I began genealogy research back around 1996 with my mother.  We both began with installing Family Tree Maker and putting in everything that we knew.  We started hitting the local library to see what we could learn and even took my Dad down to Salt Lake City to experience the Family History Library.  It is easy to say that we began our research on that date, but truthfully it started much earlier than that.

Betty (Mom) lower left with her sister, Joan and mother Capitola. - at 1949
My mother spent a lot of her early years around her grandmother and grandfather and had the opportunity to learn family stories first hand.  She was always interested and involved with her grandparents and was fortunate to be able to spend a lot of time with them.  They helped make my mother the person she became.  So essentially, Mom became a storehouse of information and that process didn't stop.  When she married my father, Mom quickly became an important member of Dad's family  I remember her telling me of a visit by her father in law (Frank Johnson) at one point where it was just the two of them.  She said that they sat at the kitchen table and talked about his family.  Mom got out a piece of paper and wrote down what he told her.  That piece of paper became the foundation of most of what we knew about my Grandpa Frank's family.  Mom remembered Grandpa thinking that his family history didn't quite measure up to Grandma Marian's family, so he felt surprised when Mom asked him.  We soon found out that his family was just as impressive as Grandma Marian's, but that would have taken us much longer to find out without the groundwork that my mother had done.
Dad with Grandma Marian and Grandpa Frank - abt 1957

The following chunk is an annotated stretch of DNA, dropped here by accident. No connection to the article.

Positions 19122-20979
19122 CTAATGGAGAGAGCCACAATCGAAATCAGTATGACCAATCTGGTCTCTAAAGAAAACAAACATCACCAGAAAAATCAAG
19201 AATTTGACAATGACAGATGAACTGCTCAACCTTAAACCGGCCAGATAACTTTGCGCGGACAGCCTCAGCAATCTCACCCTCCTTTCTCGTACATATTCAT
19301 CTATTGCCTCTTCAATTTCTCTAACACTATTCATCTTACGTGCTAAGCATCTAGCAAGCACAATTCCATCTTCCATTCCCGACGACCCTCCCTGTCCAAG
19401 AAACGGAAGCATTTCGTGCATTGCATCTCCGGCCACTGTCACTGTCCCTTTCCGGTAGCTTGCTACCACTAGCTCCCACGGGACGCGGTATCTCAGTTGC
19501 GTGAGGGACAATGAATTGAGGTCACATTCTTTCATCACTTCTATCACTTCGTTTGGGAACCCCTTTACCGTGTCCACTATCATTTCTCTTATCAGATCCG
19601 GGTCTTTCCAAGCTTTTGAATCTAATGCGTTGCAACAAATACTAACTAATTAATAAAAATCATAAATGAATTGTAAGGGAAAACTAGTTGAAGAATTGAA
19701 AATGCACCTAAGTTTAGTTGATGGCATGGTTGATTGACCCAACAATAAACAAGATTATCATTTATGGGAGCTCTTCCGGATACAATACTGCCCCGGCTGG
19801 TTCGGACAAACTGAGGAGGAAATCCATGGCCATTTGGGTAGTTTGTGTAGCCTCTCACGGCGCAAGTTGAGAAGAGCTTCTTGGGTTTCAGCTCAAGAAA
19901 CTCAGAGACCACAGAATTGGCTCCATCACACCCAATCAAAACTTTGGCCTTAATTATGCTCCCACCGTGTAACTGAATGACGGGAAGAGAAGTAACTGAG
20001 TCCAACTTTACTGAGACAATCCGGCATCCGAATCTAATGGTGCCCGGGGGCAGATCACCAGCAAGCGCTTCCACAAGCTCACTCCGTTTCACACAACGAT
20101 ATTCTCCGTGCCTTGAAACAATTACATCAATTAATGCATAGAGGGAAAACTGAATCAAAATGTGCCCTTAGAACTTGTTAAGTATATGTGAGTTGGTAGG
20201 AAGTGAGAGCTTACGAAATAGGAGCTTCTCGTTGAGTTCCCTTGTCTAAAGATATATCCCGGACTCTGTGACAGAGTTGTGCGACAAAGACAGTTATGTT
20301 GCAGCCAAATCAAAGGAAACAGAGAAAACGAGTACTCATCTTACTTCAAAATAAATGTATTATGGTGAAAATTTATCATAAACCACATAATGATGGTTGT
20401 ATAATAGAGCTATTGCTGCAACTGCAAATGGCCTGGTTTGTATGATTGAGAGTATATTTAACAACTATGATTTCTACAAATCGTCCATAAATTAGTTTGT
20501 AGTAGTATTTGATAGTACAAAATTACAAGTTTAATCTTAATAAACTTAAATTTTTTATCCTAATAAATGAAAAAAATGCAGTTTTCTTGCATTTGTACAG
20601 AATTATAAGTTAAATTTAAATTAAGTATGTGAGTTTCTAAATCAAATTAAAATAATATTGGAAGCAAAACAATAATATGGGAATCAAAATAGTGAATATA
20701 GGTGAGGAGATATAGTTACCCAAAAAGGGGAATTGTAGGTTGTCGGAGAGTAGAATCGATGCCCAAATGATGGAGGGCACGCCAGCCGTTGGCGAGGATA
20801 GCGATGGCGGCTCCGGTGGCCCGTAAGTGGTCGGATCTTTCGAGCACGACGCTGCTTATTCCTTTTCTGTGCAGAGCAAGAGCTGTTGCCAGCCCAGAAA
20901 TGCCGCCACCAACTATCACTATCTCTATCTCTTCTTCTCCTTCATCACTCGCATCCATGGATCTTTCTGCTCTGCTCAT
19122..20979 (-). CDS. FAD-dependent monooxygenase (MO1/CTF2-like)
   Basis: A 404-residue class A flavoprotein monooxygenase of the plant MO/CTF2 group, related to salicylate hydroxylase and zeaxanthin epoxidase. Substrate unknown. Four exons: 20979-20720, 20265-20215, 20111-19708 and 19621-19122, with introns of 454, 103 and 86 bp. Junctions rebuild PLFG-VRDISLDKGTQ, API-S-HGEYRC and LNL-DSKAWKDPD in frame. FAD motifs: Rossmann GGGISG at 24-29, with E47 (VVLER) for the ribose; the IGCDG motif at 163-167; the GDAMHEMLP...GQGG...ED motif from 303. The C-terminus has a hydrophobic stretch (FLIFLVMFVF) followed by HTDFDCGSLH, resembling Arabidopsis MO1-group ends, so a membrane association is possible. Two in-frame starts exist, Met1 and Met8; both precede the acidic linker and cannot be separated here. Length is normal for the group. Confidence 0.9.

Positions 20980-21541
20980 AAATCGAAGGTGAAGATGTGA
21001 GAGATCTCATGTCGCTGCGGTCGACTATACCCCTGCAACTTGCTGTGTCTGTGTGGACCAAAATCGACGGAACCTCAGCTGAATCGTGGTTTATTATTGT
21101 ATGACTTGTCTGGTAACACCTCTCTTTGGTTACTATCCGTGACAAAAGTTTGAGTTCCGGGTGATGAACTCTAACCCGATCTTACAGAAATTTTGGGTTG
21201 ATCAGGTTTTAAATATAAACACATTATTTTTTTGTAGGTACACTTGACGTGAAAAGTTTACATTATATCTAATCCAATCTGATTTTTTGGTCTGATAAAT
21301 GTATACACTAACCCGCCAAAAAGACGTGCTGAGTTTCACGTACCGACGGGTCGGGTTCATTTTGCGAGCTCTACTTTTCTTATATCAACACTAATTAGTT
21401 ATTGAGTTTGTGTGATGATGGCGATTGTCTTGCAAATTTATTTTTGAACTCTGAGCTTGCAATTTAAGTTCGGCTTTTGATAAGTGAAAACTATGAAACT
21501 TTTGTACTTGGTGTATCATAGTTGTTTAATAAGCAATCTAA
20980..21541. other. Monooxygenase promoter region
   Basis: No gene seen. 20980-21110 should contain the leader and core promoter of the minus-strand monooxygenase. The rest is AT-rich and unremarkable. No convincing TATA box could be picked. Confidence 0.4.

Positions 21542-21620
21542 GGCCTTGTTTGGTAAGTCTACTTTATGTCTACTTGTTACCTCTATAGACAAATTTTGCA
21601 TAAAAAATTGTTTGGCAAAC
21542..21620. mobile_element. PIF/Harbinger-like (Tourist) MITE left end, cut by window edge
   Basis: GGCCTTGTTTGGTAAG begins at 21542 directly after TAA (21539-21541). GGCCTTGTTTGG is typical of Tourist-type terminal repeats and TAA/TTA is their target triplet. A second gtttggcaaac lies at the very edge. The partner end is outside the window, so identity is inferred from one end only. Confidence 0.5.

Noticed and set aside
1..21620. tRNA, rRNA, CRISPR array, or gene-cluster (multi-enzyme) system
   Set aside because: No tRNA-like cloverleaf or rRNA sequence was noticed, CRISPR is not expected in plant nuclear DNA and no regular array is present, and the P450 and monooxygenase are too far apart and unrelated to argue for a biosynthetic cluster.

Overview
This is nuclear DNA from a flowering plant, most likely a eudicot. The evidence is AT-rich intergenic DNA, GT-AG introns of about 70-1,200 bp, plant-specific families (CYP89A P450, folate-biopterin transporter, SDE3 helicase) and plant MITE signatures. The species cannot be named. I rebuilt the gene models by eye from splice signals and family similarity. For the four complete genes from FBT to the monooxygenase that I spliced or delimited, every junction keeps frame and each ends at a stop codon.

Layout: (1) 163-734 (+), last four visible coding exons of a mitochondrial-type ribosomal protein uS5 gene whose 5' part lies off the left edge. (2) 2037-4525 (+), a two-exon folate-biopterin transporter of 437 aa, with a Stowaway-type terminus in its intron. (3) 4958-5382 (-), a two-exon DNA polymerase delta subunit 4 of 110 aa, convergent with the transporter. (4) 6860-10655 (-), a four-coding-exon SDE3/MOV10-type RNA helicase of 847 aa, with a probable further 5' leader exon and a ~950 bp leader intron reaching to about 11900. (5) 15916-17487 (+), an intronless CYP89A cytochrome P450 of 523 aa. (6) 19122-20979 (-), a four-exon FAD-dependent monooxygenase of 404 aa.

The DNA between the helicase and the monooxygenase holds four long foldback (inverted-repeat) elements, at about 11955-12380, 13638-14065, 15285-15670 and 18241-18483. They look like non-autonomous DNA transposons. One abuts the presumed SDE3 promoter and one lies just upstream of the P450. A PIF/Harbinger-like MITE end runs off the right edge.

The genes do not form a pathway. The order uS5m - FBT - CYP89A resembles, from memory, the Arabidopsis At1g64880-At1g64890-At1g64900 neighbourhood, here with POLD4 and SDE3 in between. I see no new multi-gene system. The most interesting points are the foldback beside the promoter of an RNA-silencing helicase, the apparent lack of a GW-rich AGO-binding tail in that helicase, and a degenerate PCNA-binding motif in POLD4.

Like my mother, I spent a lot of time listening to the stories of my family members.  I can remember as a child, sitting at the feet of my great grandmothers (Mom Friddle and Granny Shearer) and my mother's godmother (Aunty Jones).  These three ladies were born 1894, 1890, & 1889 respectively. Their stories about riding the stagecoach during their youth in the Lewiston area always stuck in y mind.  It was rather astonishing that it took a full day of travel to travel the same distance that took us 25 minutes in the car.  Later as a junior in high school, I remember getting the opportunity to ask my Grandma Cappy and Grandpa Gwen about their lives during the depression.  As Mom and I began researching, it was my turn to question my mother about the family stories that she had heard as a child.  For several years, we had my great uncle to question as well.  He always said that he didn't know that much, but he knew much more than he thought.

I had my Grandma Marian up until a few years ago and learned a wealth of family stories from her. She took a lot of joy out of the information that Mom and I found and later the information that I found...and participated in our research as well.

So now I have become the storehouse of family stories. Mom passed away almost 10 years ago, all of my grandparents are gone and many of the older family members are no longer with us  There are still a few living and I still try to take the opportunity to learn from them.  However, much of what we have found has been dependent on a lifelong interest in our family stories...and if Mom and I had never sat down and listened to the stories of our older family members, perhaps we wouldn't have the wealth of family history that we now have.  Even though my mother is no longer here, I still think of the genealogy research as "ours" because Mom and I began the journey together.  Before we began that research, we had several lifetimes of stories to start that journey!